How does one become a writer?
I’ve been thinking about this question because as a writing and book coach who works with aspiring or newer writers, I often hear variations of, “I want to write a book/have a book idea, but I’m not a writer.”
This, of course, begs the question, how does one become a writer, or what does it even mean to be a writer?
A writer is someone who writes, so the simple answer is that to become a writer, you need to write.
But when people say “I’m not a writer,” they’re saying that they don’t identify as a writer, and really, they want to become an author which is merely a writer who’s published something.
They’re asking how to write a whole book and become an author when they don’t even identify as someone who writes anything at all.
Often, these aspiring authors lack confidence in their ability to communicate in the written word, or they lack confidence in their ability to clearly communicate their ideas or tell a whole cohesive story.
So, how do you become a writer so that eventually you can become the author you’d like to be?
Before I dive into the steps to take, I want to assure you that you don’t need to sign up for an MFA program or take a grammar class at your local community college. It doesn’t matter if you had a negative experience in high school English and were told your grammar sucks.
If you can communicate ideas and stories while speaking, you can figure out how to do it in writing. If you’re a terrible speller or have no idea where to put a comma and words like “grammar” or “phrases” make you freeze in terror, don’t worry. You can hire copy editors and line editors and proofreaders to help you out there. Or you can hire a writing or book coach who can give you feedback and sort of personalized writing lessons based on where you need help.
I also need to let you know (which you probably know already) that on each step of your journey to becoming a writer, your inner critic will start to pipe up. This is merely the voice is attempting to keep you safe and solidly in your non-writer comfort zone. It will probably get louder and louder the further down this path you go, and it will try all kinds of super fun tactics to get you right back into your non-writerly comfy place. This is just one of those things that happen when you start down the path to writing and sharing your creative work.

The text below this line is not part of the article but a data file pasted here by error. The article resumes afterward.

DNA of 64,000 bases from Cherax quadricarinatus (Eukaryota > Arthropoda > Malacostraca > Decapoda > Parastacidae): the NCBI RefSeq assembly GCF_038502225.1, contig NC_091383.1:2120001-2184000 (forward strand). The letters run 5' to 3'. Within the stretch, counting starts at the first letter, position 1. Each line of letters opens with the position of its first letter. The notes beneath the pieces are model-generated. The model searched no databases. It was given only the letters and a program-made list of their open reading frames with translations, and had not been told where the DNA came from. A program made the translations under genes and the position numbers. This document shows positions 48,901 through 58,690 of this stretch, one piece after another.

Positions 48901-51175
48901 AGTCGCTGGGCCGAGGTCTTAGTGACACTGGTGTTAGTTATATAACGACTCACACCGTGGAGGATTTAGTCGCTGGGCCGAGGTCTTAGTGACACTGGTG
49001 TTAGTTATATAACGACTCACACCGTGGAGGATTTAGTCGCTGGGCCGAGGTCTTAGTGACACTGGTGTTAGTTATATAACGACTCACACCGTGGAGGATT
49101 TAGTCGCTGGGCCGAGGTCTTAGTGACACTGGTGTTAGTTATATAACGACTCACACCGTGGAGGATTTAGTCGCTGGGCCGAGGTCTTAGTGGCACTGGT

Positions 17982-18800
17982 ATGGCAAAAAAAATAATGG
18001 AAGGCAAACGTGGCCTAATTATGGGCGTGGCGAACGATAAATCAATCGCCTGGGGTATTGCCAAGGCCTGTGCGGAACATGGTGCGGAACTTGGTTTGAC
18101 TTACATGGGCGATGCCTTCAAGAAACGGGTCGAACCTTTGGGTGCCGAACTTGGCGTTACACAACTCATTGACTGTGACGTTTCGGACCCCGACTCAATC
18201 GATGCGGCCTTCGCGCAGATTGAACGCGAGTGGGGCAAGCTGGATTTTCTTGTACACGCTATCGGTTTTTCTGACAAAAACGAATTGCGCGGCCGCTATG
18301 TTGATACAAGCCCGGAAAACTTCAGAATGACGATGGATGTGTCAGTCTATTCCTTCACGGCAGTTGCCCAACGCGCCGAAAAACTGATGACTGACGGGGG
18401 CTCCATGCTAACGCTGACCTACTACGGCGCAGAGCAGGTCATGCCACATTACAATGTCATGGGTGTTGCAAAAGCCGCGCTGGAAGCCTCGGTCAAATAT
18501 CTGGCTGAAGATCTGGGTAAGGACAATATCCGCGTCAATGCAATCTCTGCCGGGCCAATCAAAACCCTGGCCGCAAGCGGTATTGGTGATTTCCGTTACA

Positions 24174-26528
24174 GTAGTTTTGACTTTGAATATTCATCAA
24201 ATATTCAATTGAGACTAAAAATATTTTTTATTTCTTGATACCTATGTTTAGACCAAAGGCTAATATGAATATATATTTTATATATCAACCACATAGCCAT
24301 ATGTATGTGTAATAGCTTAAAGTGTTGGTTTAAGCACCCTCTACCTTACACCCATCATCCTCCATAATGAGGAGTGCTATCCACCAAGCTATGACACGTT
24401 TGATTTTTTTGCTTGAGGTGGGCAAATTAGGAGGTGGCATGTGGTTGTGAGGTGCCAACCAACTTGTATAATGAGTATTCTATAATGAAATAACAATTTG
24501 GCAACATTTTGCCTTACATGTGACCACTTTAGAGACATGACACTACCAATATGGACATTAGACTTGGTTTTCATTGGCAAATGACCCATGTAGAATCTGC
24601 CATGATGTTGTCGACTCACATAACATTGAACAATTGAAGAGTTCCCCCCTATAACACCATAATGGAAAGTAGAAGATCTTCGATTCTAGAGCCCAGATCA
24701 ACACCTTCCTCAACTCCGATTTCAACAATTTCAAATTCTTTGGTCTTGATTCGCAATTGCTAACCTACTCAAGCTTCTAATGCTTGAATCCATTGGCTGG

Okay, so back to where to start to become a writer and eventually an author.
How to become a writer…
1) First, decide.
That’s it. Decide to embark on this journey, wherever it may take you, no matter how scary.
Decide that you are a writer. Say it out loud. Share it on the page. Share it with a friend, or hey, share it with the world in your first ever blog post like I did.
Inner Critic Alert – Oh boy, you just woke up your inner critic and she/he/they will be NOISY, wondering who you are to think that you’re a writer. Ha! The nerve. At this stage, just take note. What does your inner critic say? What scares you the most? Try taking those ideas/thoughts to your journal and get them out where they aren’t quite so scary.
2) Start capturing your ideas
I’m guessing if you want to write, you’ve got some ideas. Start capturing them. When you get an idea for a story, for a scene, for an idea that might help explain a bigger idea, capture it. If you’re out and about, you can talk into your phone using the otter.ai app and your idea will be transcribed. You can set up an idea notebook in something like Evernote or Google Keep. You can write them down in a plain old notebook, word doc, or google doc. In any case start capturing your ideas, no matter how random.
Inner Critic Alert – The fear that will hit here is that your ideas are dumb, they’re unoriginal, it’s all been done already so why start?
The solution to those fears is to just keep capturing your ideas. Yes, some of them will be dumb, some will be unoriginal, some have been done before (but not by you). Just keep capturing because soem of them will be brilliant, some of them will be incredibly original, and through this, you will realize that your own unique take on soem of them will make the original and yours and incredible.
3) Play with your ideas
Whether it’s in your journal, in a google doc, in word, wherever, spend time with your ideas. Write about them, play with them, expand on them. This is the “Hmmm…what am I thinking?” or “Where is this story or idea or argument going?” stage.
This isn’t something to rush. Don’t set a deadline by which you can claim “I am a writer.” Step into the process.